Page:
The mass murders there were beautiful and surreal. Murders of crows, that is. In the spring and fall, hundreds of crows would roost in the huge trees around our house, all facing the same direction in the trees, and talking to each other in those gurgling, cackling, burbling noises, which remains one of my favorite sounds in the world. Then a giant whoosh of black as they all took flight simultaneously like some gothic ballet.
I became an avid bird nerd while living there, setting up various feeders and spending hours watching them feed and feeling a sense of personal victory each time I got a new species to visit. I laughed myself silly watching the squirrels chip ice out of the birdbath in the winter and scurry it back to their nests. To this day, one of my most pleasant memories is of lounging in that tree house porch, reading books and drinking coffee and watching the birds in the backyard.
After a couple years reality began to rear its ugly head. The basement got scarier each time I went down there to do laundry. Even after replacing about a dozen windows, the place was still freezing in the winter as there was no insulation. My beloved porch was only habitable six months out of the year. It seemed like each flip of the calendar brought a new and expensive repair, and we were still only scratching the surface of what the old place needed.
During our fifth winter there, we got another $400 gas bill just to keep the place at 58 degrees. It was time to throw in the towel. Although we sold the place 2 hours after it was on the market for double what we’d paid for it, it was with a resigned sadness that we left. A blind nun bought the place; while this is a terrible thought (I keep waiting for that lightning bolt), I was kind of irked that someone was moving in that wouldn’t be able to see the birds or the hundreds of tulips and lilies I’d planted over the years. We bought a 1960s split level across town that needed some cosmetic work, but was about ten times as functional and practically appointed as the old beauty on Clark. Growing up is hard.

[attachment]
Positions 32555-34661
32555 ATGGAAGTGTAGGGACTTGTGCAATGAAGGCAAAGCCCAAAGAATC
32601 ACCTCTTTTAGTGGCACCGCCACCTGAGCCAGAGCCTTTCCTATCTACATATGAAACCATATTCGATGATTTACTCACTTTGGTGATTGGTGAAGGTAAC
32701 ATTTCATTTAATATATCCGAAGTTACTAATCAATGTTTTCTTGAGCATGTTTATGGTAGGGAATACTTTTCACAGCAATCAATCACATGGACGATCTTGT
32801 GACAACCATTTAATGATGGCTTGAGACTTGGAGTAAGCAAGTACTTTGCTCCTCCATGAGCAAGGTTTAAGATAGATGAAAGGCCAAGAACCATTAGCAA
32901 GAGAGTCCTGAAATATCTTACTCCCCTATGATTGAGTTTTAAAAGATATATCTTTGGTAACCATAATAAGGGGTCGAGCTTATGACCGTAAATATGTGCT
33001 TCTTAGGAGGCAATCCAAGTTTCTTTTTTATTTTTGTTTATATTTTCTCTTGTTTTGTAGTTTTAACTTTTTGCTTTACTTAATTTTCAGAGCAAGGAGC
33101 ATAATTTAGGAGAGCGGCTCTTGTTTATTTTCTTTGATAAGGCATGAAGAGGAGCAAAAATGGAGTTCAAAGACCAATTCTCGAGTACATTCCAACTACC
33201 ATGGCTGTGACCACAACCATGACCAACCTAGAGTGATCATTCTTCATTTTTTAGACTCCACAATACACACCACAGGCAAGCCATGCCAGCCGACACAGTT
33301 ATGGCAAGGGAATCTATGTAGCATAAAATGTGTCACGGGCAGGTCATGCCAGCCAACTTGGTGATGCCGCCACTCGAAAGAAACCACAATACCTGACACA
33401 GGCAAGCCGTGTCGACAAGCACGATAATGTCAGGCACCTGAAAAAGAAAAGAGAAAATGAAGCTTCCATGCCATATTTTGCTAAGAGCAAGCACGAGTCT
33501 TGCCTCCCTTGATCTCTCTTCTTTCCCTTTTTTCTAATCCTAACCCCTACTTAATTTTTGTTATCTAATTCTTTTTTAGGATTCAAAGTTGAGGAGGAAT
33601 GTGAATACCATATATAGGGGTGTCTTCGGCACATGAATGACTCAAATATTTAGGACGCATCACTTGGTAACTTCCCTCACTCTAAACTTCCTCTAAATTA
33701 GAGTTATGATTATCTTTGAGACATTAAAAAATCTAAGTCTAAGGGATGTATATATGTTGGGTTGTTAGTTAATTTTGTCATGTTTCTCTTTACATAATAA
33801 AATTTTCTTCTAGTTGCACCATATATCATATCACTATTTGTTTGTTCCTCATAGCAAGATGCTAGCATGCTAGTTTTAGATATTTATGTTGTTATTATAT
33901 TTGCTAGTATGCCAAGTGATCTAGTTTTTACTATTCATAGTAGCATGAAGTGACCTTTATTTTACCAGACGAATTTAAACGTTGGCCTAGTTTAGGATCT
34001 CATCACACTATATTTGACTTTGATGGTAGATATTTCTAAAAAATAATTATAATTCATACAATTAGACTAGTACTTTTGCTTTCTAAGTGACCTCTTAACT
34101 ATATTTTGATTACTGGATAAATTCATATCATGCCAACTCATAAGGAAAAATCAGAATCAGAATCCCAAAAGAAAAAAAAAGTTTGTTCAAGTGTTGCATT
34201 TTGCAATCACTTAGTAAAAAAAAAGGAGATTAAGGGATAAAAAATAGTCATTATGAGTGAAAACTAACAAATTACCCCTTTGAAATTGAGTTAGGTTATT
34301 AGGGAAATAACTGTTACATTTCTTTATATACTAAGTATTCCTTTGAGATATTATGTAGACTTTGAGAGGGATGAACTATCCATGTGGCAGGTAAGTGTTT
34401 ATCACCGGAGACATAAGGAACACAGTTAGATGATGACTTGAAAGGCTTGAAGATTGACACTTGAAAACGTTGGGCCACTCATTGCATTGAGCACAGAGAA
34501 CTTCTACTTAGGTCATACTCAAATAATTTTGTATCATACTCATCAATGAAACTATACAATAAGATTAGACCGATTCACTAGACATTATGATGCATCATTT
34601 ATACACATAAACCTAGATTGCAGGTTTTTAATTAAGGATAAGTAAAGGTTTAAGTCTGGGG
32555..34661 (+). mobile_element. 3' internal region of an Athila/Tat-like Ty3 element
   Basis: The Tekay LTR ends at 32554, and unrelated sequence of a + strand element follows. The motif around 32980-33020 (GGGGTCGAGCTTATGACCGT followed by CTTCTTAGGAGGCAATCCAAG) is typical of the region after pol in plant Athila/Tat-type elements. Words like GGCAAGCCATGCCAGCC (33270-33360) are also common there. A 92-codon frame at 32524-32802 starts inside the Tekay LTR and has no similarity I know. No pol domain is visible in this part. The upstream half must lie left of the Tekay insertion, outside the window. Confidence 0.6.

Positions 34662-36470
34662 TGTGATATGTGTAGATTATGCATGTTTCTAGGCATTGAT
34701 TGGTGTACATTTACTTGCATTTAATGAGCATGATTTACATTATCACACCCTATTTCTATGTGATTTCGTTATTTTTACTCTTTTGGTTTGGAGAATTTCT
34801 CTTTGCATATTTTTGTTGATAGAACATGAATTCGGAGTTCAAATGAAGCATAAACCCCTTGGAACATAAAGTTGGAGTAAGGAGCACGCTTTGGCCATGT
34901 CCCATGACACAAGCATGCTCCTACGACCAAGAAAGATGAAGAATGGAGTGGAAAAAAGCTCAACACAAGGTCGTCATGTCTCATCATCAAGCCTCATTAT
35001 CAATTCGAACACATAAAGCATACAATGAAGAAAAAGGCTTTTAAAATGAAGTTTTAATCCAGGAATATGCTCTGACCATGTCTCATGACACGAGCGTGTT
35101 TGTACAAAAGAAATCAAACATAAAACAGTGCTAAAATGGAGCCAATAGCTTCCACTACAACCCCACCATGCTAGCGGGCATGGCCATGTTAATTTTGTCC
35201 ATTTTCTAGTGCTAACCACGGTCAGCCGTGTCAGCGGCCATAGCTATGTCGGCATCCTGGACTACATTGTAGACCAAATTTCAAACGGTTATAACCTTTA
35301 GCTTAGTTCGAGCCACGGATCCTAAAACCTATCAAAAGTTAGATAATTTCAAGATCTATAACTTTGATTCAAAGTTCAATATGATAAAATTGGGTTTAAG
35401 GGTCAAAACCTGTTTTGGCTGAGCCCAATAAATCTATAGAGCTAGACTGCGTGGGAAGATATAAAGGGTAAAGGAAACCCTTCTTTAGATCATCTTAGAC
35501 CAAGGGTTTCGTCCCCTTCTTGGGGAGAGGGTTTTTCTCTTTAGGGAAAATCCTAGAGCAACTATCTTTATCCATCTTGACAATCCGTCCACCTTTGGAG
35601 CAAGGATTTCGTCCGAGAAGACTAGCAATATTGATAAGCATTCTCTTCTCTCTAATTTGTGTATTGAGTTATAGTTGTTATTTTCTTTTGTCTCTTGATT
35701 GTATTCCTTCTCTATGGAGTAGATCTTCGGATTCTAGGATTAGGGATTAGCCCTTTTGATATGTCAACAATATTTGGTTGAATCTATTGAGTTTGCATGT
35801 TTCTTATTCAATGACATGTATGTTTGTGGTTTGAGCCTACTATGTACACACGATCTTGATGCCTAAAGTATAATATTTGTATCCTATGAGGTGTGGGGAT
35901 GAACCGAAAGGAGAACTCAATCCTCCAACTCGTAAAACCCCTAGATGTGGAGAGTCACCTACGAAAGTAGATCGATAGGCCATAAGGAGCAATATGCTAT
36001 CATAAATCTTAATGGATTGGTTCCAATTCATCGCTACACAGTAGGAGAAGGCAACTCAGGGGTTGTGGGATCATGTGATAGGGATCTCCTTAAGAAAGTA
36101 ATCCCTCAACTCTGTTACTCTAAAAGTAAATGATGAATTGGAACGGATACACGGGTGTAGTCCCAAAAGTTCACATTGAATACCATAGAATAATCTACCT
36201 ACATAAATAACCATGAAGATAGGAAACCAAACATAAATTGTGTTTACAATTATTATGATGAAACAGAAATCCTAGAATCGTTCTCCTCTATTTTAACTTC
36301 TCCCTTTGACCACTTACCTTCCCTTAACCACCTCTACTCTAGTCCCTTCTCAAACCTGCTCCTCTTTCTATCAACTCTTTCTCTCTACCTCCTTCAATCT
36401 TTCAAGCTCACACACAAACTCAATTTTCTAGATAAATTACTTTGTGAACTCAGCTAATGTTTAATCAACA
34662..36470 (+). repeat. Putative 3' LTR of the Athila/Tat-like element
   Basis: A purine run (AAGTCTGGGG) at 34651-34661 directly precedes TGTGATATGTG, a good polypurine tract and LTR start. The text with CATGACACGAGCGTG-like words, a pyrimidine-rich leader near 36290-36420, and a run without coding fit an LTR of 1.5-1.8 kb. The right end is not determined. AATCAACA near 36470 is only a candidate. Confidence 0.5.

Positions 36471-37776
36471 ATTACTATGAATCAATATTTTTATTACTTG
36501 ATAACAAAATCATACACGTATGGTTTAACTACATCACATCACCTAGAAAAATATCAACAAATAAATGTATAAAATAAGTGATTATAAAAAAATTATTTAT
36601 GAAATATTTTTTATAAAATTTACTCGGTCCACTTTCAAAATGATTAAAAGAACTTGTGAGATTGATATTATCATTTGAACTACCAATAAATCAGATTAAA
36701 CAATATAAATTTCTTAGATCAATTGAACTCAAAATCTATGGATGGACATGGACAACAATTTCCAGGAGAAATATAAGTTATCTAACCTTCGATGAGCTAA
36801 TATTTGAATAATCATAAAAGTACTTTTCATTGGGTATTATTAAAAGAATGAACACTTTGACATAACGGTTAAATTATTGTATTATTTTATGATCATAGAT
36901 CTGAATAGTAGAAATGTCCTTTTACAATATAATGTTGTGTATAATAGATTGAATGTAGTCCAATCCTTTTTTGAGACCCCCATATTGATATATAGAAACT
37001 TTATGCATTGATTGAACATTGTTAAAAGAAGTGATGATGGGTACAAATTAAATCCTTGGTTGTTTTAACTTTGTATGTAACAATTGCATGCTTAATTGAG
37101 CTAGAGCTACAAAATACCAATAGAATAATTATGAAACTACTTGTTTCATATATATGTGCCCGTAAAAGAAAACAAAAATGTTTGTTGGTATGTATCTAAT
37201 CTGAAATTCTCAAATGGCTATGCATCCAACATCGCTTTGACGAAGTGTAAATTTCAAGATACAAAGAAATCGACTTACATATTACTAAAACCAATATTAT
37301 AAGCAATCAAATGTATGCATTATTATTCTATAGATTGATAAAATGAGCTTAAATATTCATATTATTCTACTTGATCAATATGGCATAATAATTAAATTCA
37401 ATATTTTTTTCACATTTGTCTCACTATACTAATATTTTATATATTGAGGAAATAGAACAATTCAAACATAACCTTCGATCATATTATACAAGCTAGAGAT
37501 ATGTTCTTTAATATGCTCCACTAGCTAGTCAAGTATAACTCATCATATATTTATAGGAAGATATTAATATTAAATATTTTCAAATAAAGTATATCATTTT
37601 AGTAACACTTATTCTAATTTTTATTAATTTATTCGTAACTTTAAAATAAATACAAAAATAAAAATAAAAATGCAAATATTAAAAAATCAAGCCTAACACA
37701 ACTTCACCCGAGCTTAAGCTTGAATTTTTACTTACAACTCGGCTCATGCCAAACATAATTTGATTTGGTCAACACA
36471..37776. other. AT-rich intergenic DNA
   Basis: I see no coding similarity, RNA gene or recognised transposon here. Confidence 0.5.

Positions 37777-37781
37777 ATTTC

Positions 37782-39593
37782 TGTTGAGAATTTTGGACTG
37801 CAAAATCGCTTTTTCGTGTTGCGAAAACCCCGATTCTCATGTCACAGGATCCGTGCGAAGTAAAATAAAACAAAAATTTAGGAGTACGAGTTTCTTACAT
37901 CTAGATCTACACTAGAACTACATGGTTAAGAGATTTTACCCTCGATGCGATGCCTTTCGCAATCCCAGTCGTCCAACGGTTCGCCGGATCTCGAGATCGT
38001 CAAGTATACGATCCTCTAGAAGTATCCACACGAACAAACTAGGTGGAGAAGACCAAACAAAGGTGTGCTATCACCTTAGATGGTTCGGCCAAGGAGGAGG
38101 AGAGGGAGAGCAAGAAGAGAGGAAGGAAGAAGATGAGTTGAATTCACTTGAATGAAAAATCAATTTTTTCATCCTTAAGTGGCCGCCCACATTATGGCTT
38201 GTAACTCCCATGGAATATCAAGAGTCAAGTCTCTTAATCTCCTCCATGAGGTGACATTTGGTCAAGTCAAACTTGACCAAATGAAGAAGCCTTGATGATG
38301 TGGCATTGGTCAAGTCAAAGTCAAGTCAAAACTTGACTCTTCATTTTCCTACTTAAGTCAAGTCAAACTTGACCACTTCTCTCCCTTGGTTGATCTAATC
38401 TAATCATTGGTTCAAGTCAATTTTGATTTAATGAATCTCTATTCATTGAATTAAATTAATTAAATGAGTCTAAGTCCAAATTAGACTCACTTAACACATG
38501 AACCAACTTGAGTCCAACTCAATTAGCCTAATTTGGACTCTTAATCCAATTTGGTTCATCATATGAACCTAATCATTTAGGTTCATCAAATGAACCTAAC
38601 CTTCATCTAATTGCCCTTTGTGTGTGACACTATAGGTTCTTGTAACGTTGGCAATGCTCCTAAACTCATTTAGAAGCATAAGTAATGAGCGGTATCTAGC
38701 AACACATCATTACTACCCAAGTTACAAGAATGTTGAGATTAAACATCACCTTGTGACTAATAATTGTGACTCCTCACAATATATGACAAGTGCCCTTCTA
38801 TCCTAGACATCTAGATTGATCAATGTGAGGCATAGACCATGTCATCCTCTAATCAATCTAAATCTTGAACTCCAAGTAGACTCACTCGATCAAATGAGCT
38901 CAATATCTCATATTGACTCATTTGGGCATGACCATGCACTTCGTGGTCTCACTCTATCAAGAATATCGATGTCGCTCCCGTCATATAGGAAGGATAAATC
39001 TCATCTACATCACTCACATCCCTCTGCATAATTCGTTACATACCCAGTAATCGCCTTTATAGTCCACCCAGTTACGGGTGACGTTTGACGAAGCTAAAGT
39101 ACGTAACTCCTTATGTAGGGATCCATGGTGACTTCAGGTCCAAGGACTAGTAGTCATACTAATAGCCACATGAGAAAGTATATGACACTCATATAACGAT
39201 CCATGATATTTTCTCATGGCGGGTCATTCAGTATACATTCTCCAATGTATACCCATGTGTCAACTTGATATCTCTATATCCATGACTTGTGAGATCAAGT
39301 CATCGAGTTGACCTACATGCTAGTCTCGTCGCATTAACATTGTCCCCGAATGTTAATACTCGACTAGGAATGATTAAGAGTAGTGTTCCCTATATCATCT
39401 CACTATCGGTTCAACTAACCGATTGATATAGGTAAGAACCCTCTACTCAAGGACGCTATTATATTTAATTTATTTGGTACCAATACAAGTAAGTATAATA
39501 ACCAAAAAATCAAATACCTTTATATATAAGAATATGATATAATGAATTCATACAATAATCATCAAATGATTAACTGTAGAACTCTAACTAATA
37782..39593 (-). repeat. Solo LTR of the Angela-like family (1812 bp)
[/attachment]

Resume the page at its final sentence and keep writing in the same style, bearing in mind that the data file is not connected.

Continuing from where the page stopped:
I’ve since divorced and moved several times, the last move taking me two states away. A few months ago my friend told me the old house was up for sale. And in foreclosure shortly thereafter. I pulled up pictures from the listing and toured my old house online and it was like a sucker punch. Seeing those grand yet cozy old rooms that weren’t mine anymore felt exactly like being an angst-saturated teenager and seeing a recent ex with a new love. Weak in the knees and queasy and I couldn’t catch my breath.
I still have dreams of that old house. It’s almost always the same; the trees are all bare, a grey storm is rolling over the neighborhood, and I’m walking through the place thinking I’m going to buy it back. Then I look again and notice huge holes in the floors and missing walls and then suddenly other people are milling about and shooing me out the front door. Then I walk around the block of the old neighborhood smelling the spring blossoms and don’t recognize anything and keep getting lost. Always a sure fire way to wake up deeply depressed and just wanting to go back to sleep in order to be in that house again. What they say is true – you can never go home again.